Next, we’ll turn our attention to the Year Over Year inflation rate change for September and compare it to last month, last year and to previous years. We will also show total inflation from 21>23 & 19>23. Petflation fell again to 5.7% in September, but it is still 1.5 times the National rate. The chart will allow you to compare the inflation rates of 22>23 to 21>22 and other years but also see how much of the total inflation since 2019 came from the current pricing surge. Again, we’ve included some human categories to put the pet numbers into perspective.

Overall, Prices were +0.2% vs August and were up 3.7% vs September 22 the same as August. Grocery inflation is down again, to +2.4% from +3.0%. Haircuts prices were unchanged from last month but only 1 of 9 categories had a decrease, compared to 4 in August. Pet Services had the decrease, -0.5%. The national YOY monthly inflation rate for September is unchanged from August but only 45% of the 21>22 rate. The 22>23 inflation rate for all categories is now below 21>22. However, the difference is slight for Non-Vet Services and Haircuts. In our 2021>2023 measurement you also can see that over 65% of the cumulative inflation since 2019 occurred in only 4 segments – Total Pet, Pet Food, Pet Supplies and Veterinary – All Pet. We should also note that the segments with the lowest percentages are Haircuts, Pet Services and Medical Services. Service Segments have generally had higher inflation rates so there was a smaller pricing lift in the recent surge. Services expenditures account for 60% of the National CPI so they are very influential. We also see that Pet Products have a very different patttern. The 21>23 inflation surge provided over 93% of their overall inflation since 2019. This happened because Pet Products prices in 2021 were just starting to recover from a deflationary period.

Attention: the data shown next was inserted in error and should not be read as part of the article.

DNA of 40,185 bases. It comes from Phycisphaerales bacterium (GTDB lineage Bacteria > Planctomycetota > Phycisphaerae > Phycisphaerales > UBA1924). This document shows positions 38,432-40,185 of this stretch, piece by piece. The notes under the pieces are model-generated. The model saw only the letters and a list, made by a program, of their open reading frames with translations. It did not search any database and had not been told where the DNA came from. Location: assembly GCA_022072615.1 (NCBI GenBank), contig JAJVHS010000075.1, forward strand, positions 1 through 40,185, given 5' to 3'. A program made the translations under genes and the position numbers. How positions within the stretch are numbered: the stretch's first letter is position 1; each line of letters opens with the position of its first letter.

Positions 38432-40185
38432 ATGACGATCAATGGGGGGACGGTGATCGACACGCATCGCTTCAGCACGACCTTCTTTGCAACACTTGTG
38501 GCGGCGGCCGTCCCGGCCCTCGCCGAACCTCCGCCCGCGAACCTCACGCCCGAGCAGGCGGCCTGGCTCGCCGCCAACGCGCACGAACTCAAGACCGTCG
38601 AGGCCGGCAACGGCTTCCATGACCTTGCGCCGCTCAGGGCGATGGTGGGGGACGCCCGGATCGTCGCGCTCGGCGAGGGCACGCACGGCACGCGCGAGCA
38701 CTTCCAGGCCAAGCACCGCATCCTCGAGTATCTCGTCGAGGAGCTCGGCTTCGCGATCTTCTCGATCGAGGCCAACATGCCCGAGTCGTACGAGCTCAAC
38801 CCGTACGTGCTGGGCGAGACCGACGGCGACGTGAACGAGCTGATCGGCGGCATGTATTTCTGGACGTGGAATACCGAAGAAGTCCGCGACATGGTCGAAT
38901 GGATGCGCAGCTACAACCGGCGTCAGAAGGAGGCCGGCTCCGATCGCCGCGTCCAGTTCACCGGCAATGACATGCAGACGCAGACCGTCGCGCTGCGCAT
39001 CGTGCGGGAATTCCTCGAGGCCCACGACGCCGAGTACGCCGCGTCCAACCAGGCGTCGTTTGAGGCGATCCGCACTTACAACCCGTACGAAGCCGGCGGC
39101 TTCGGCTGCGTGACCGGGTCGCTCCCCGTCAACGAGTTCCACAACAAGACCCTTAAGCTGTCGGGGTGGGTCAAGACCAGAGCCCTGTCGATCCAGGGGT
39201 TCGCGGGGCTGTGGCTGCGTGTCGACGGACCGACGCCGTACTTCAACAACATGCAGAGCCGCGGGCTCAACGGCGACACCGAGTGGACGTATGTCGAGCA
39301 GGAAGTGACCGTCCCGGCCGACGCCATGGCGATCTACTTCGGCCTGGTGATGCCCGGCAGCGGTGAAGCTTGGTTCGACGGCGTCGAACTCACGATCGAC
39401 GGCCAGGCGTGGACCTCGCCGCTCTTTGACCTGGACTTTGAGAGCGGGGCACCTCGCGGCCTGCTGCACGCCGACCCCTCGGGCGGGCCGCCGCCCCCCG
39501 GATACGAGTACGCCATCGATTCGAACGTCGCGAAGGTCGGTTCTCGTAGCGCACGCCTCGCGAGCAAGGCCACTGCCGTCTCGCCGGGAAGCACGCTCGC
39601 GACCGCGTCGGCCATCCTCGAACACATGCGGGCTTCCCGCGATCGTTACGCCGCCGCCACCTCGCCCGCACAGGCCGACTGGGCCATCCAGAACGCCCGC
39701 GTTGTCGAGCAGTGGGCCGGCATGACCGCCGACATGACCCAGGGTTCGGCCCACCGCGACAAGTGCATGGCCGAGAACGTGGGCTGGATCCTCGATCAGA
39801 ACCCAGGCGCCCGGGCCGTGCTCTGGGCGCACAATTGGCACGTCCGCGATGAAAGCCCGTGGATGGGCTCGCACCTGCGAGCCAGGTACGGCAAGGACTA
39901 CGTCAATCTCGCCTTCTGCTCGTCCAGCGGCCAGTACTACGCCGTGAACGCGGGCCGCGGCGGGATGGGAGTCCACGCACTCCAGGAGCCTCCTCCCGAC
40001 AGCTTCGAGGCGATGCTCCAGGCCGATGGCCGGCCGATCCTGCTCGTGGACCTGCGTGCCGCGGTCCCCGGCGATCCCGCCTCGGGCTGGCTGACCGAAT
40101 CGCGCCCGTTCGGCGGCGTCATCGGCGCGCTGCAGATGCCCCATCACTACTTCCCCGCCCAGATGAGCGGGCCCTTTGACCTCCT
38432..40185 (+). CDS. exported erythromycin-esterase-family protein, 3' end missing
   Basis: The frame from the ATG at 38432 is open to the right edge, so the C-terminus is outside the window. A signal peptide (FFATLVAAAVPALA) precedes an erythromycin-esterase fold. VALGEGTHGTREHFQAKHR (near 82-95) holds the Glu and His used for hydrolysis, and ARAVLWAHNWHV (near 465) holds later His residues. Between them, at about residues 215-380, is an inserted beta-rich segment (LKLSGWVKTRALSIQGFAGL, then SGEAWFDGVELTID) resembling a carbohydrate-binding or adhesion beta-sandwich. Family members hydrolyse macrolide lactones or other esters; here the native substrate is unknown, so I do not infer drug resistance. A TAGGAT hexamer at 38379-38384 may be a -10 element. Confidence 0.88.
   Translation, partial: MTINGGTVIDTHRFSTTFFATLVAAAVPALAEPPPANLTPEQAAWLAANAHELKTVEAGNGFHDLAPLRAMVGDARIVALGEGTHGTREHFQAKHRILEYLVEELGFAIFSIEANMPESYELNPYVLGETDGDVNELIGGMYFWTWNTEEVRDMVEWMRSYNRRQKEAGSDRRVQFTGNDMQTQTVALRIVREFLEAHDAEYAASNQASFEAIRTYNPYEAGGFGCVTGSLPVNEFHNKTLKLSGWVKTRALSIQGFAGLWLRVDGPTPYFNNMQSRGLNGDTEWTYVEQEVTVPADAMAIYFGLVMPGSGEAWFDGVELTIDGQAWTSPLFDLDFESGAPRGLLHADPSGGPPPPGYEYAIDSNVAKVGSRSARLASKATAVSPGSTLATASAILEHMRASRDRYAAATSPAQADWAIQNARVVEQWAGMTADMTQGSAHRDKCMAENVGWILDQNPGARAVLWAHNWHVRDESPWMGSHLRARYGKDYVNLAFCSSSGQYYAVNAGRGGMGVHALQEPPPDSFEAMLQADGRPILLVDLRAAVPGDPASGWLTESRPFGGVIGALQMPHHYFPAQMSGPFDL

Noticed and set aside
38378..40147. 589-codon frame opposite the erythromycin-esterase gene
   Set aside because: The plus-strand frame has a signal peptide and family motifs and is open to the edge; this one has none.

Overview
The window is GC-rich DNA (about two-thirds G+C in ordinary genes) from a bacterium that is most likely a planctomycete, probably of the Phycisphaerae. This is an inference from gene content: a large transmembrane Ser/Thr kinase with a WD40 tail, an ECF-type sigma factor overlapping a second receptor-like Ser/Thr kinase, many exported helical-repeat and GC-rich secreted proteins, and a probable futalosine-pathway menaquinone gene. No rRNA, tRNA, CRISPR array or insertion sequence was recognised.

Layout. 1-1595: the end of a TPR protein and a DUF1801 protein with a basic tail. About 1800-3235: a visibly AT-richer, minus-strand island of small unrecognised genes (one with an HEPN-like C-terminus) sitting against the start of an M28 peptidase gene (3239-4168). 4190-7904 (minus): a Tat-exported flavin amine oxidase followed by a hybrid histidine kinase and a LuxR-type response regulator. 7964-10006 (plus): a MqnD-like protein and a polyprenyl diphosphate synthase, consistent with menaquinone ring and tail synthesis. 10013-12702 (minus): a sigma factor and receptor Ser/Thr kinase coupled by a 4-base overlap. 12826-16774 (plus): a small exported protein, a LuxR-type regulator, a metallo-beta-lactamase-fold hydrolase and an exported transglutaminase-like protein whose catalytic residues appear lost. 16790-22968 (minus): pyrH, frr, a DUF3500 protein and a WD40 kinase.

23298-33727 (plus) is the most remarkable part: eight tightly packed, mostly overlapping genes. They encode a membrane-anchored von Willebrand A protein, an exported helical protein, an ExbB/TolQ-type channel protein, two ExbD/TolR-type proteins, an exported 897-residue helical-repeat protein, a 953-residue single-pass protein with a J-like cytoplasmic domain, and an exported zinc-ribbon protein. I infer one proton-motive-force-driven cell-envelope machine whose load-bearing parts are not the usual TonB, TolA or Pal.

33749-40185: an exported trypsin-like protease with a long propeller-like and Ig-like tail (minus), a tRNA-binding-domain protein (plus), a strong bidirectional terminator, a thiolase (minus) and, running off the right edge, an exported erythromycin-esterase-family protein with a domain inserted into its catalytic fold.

• U.S. CPI– Prices are +0.2% from August. The YOY increase remained stable at +3.7%. It peaked at +9.1% back in June 2022. The targeted inflation rate is <2% so we are still 85% higher than the target. After 12 straight declines, we had 2 lifts, so stability is an improvement. The current inflation rate is below 21>22 but the 21>23 rate is still 12.2%, 62% of total inflation since 2019. How many households “broke even” by increasing their income by 12% in 2 yrs.